Guludo Beach Lodge ,where the bush meets the beach, where elephants feed off mangrove trees just metres from the ocean.
It's a resort that’s bucking the trend, with the accent on simplicity rather than luxury, but that no longer means rustic.
The spacious bandas built of mud brick and thatch using traditional methods to keep it naturally cool, with ceramic floors hand-crafted by local women.
The bandas are as environmentally-sound as can be, combining local materials with modern technology and design to negate the need for air-conditioning. The high roof scoops in the sea breeze; the walls ‘breathe’ naturally and keep the room cool. Only five bags of cement were used in the construction of each banda.
Each banda has an en-suite bathroom; water is solar-heated, and the showerheads are made from coconuts! The enviro-loo is in its own reed hut, raised high to make a loo with the most spectacular view!
There is no electricity in the bandas, but guests can charge electrical appliances on the solar power system. The paraffin lamps contribute to the feeling that you really have got back to the essentials of life. Your private verandah faces the beach and has a Swahali-style seat, a hammock and sun loungers.
And you can even see the sea from your king-sized bed which is raised upon a platform. Everything that can be is made locally, as the lodge employs local labour whenever possible. Instead of an uninhabited island, the young English owners deliberately went for a mainland site, about a mile from Guludo village, a typical African village of 1500 inhabitants. In May 2006, lodge founder, Amy Carter was voted Young Social Entrepreneur of the Year at an event hosted by the New Statesman.
This is a place where you will feel at home and also energized by your participation in an endeavour whose whole raison d’etre is to contribute to community upliftment.
What to do at Guludo? Relax and enjoy 12 kms of pure white beach. The usual treats are available - diving (there is a well-equipped PADI dive centre, and the dive sites are less than 20 minutes by boat), snorkeling, fishing, visits to Ibo island (just 40 minutes by boat), but with the addition of mainland activities. Because it's not the beach that makes Guludo such a special place, it’s the village. The resort was built by the locals. Villagers have been trained for employment there, and nearly all the staff are from the local area.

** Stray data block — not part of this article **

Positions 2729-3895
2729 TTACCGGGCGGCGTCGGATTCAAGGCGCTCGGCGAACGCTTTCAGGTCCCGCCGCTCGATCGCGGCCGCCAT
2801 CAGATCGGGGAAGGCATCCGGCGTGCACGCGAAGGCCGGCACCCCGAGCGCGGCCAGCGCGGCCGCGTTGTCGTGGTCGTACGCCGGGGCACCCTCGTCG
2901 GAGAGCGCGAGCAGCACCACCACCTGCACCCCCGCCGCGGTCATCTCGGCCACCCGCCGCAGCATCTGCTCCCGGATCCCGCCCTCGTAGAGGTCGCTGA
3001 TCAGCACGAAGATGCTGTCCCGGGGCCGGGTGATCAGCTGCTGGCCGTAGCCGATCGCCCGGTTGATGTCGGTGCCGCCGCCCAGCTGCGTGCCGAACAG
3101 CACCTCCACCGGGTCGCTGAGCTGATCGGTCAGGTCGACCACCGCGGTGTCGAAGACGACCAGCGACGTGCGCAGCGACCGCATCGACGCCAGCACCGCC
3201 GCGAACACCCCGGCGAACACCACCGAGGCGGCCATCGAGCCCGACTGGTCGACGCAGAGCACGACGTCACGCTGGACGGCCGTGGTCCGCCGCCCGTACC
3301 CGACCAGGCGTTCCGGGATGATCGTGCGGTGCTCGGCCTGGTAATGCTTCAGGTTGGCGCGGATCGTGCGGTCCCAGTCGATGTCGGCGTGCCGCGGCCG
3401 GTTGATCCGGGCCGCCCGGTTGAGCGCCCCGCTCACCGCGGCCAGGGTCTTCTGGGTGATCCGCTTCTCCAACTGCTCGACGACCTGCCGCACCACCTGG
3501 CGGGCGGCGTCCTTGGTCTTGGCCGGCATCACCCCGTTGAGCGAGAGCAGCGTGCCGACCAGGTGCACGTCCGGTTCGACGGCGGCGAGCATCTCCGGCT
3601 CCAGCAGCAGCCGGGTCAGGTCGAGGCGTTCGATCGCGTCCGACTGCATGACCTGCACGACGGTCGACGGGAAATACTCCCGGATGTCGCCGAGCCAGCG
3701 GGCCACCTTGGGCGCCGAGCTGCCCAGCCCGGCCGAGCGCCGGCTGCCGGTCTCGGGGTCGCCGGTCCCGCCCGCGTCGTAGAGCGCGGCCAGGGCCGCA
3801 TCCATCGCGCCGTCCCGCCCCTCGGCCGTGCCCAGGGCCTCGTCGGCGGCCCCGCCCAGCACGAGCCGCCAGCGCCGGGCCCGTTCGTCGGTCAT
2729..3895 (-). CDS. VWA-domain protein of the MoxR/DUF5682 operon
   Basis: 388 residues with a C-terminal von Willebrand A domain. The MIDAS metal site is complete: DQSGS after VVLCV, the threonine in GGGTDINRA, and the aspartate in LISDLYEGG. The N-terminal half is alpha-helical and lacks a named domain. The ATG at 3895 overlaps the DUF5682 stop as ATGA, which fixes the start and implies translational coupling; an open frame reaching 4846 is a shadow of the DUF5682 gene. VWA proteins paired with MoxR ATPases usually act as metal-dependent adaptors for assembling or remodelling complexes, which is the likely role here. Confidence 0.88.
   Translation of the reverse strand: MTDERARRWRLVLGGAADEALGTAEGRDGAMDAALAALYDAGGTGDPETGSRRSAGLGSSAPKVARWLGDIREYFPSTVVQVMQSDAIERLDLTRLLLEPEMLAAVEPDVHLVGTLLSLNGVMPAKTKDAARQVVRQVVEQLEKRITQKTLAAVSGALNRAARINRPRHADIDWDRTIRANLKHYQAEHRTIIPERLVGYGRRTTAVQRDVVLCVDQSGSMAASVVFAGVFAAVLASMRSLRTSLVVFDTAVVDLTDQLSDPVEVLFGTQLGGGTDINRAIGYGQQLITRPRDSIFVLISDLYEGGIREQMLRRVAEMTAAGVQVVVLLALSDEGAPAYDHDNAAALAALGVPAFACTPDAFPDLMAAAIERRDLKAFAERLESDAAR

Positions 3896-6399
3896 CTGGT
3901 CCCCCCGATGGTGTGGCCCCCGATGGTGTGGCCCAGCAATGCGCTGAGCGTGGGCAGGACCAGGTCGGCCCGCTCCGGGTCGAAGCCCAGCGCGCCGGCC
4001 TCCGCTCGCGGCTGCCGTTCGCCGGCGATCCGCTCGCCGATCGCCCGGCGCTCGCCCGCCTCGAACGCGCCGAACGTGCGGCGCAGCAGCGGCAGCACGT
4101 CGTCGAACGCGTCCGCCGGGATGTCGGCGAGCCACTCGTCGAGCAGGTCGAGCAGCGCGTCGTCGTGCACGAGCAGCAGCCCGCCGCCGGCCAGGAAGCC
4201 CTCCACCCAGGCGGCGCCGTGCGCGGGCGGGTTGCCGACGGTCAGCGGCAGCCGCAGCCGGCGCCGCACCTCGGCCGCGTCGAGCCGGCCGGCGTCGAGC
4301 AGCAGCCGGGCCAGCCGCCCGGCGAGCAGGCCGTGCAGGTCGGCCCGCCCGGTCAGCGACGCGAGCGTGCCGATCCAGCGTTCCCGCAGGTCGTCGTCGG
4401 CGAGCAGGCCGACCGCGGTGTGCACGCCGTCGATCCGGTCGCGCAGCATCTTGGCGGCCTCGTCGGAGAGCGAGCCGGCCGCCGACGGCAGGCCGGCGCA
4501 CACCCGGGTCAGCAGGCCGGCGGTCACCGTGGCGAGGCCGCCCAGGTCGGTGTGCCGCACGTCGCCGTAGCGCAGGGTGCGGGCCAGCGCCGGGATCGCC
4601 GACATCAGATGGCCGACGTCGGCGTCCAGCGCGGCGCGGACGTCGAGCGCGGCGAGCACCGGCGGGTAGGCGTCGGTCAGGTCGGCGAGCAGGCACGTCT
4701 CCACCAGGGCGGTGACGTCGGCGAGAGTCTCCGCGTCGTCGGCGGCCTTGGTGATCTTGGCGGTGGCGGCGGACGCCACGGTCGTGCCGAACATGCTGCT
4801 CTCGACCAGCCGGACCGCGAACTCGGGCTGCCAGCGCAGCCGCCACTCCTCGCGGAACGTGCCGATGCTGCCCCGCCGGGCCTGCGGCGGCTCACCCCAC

Guludo operates several education programmes and community projects in the village. 5% of the accommodation revenue goes to the Nema Foundation, the local social, environmental and rehabilitation fund. The first major projects have been to develop access to clean water supplies in the surrounding villages, and to educate how to avoid deaths in infancy from malaria (there are more mosquitos on the mainland than on the islands, which are virtually mosquito-free). Currently they are helping to build a new village school, and there is a scheme to give mosquito nets to every child and pregnant woman in the area. It is estimated that eight lives are saved per 1000 nets distributed. In 2009 the Nema Foundation is funding 79 secondary school scholarships, thanks to the generosity of past Guludo guests. Guests often get the opportunity to assist on community and conservation projects. The villagers love the Lodge and this shows in the welcome you will receive there.
Beauty on the beach
The local women’s co-op do a range of beauty treatments, including the characteristic white face mask, on the beach.
There is no airstrip at Guludo, so the easiest way is by light aircraft transfer from Pemba to Matemo. From there it is a short boat ride to Guludo beach. Four people sharing, makes a 40-minute heli-hop from Pemba economic. Guests can also drive in from Pemba – this rather bumpy four-hour drive through the Quirimbas National Park, provides a great opportunity to see more of everyday life on mainland Mozambique, which is still the most economicaly way.
Nema currently works with 16 communities around Guludo, approximately 24,000 people. Some of Nema's current activities and achievements thus far include:
- Feeding 800 children one nutritious school meal every day
- Providing clean water for over 12,000 people from 30 water points.
- Providing over 8,000 mosquito nets to mothers of young children.
- Currently fund 129 Secondary School Scholars.